KINGSTOWN, St. Vincent – The High Court has dismissed several applications for judicial review of matters filed by candidates for the New Democratic Party (NDP) in the Dec. 13, 2010 general elections against their Unity Labour Party (ULP) counterparts.
High Court judge Gertel Thom in a Nov. 15, 45-page judgement ruled that the private criminal complaints brought against the ULP candidates have no realistic prospect of success at trial and therefore refused leave to seek judicial review.
The NDP candidates had applied for judicial review of the Jan. 13 decision by Director of Public Prosecution (DPP) Colin Williams to take over and discontinue the complaints.
On Jan. 11, Dr. Linton Lewis, the NDP’s candidate for East St. George, filed two private criminal complaints against the ULP’s Clayton Burgin, who won that constituency.
That same day, Vynnette Frederick filed two private criminal complaints against Cecil McKie, who defeated her in West St. George and Gonsalves, Member of Parliament for North Central Windward.
Meanwhile, Nigel Stephenson, who won South Leeward for the NDP, filed two private criminal complaints against Dr. Douglas Slater, the former area representative, who did not contest the election.
The complaints were filed under section 51(3) of the Representation of the People Act (RPA) and could have seen the defendants barred from Parliament for five years, if found guilty.
The DPP, on Jan. 11, requested that the applicants submit to him copies of all statement relevant to the complaints by 10:30 a.m. the following day.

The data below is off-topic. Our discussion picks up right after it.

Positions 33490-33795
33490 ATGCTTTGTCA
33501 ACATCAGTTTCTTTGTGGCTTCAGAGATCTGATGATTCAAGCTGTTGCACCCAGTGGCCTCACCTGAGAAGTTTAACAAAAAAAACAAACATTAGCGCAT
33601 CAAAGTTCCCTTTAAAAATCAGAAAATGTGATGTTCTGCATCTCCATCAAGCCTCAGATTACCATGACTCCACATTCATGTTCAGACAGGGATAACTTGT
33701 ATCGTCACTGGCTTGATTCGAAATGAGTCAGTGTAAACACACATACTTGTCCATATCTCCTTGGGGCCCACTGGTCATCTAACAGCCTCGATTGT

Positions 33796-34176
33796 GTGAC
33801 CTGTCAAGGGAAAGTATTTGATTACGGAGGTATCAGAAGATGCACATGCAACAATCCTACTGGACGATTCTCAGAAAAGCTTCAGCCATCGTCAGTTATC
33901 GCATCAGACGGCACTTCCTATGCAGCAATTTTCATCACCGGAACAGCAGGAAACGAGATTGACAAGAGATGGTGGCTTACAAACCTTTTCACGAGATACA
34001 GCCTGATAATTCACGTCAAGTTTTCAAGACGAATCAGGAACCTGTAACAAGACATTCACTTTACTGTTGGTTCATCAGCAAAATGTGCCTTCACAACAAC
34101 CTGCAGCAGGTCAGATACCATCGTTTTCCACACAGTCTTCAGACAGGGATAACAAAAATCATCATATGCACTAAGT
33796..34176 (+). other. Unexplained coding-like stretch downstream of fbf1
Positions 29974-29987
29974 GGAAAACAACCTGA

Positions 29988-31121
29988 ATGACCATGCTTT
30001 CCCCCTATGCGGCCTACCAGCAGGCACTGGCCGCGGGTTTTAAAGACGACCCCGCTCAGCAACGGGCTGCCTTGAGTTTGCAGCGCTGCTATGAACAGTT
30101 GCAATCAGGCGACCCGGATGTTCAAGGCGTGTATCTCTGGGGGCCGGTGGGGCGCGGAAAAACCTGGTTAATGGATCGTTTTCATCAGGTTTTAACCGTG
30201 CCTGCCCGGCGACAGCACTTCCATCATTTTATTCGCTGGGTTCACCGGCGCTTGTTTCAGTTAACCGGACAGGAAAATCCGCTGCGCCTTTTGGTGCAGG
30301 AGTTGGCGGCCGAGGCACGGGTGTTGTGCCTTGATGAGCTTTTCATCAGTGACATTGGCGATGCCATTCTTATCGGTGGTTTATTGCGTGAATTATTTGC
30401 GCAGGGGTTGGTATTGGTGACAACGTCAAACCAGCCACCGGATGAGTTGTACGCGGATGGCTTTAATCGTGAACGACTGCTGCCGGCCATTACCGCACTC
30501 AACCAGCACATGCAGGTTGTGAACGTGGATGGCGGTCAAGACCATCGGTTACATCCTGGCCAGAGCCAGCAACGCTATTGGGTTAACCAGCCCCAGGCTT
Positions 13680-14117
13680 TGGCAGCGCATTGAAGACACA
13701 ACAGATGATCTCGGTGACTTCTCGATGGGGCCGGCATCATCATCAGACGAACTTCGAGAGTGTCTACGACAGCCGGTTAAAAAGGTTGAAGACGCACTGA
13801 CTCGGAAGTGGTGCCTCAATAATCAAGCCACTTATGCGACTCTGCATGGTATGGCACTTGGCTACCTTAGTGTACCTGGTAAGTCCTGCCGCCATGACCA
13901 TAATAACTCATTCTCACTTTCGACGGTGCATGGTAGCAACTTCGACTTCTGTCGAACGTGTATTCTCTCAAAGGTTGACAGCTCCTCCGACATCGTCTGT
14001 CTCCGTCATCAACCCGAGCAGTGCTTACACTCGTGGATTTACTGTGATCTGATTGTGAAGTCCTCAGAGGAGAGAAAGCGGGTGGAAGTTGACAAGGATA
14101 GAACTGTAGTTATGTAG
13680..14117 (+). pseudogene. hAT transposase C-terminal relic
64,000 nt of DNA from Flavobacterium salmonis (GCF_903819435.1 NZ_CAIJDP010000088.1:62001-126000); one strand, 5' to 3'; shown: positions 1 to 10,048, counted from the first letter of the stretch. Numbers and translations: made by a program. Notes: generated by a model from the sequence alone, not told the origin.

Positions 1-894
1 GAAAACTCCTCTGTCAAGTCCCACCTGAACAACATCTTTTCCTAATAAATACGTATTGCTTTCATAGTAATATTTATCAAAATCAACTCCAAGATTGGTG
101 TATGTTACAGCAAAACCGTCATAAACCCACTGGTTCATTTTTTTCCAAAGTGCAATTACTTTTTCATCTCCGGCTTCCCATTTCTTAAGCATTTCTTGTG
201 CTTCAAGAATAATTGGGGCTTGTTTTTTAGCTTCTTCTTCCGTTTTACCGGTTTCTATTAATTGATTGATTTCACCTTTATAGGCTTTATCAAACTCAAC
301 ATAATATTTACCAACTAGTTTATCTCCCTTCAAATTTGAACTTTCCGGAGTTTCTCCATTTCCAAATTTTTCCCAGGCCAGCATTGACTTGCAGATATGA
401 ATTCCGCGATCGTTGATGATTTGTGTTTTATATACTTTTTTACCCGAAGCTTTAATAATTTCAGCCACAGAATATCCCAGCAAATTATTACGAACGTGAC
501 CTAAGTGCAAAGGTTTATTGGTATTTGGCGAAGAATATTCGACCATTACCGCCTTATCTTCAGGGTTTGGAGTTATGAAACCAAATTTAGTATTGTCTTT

Chief Magistrate Sonya Young, on Jan. 12, refused to issue the summonses in relation to Gonsalves and the DPP took over the complaints against Burgin, McKie and Slater and discontinued them on Jan. 13.
Lewis, Frederick, and Stephenson applied for leave to seek judicial review of the DPP’s decisions.
They claimed that the DPP’s decisions were beyond his legal power or authority (ultra vires), irregular and procedurally improper, unreasonable, biased, or alternatively tainted by bias, illegal and perverse, according to the Nov. 15 judgement, obtained by I-Witness News.
The respondents opposed the grant of leave, arguing that the applications had failed to please or raise an arguable case with a reasonable prospect of success at trial and the applications were an abuse of the process of the court.
The applicants in their submission argued that the DPP was biased because of his close — 15-year — association with Gonsalves, leader of the ULP — whom the complaints directly affected.
They further pointed to past action of the DPP in similar circumstances, the fact that the ULP won the election by one seat, and that the DPP’s decision to take over and discontinue was make within 24 hours.
They complainants argued that “when making administrative decisions, public officials have a duty to act fairly to persons who would be affected by the decision” and that procedural fairness required the DPP should have recused himself from the matter and allowed one of his senior officers to make the decision,” according the judgement.
In making its case that there was “procedural unfairness” on the part of the DPP, the applicant pointed to the short time between when the DPP received the statement and his decision to take over and discontinue the matters.
Further, the DPP never interviewed the applicants or their witnesses, the applicants said.
“Learned Counsel submitted that the DPP’s decision was irrational in view of the cogent and compelling evidence of the Applicants and their witnesses. The DPP had no proper basis for discontinuing the complaints,” the judgment said.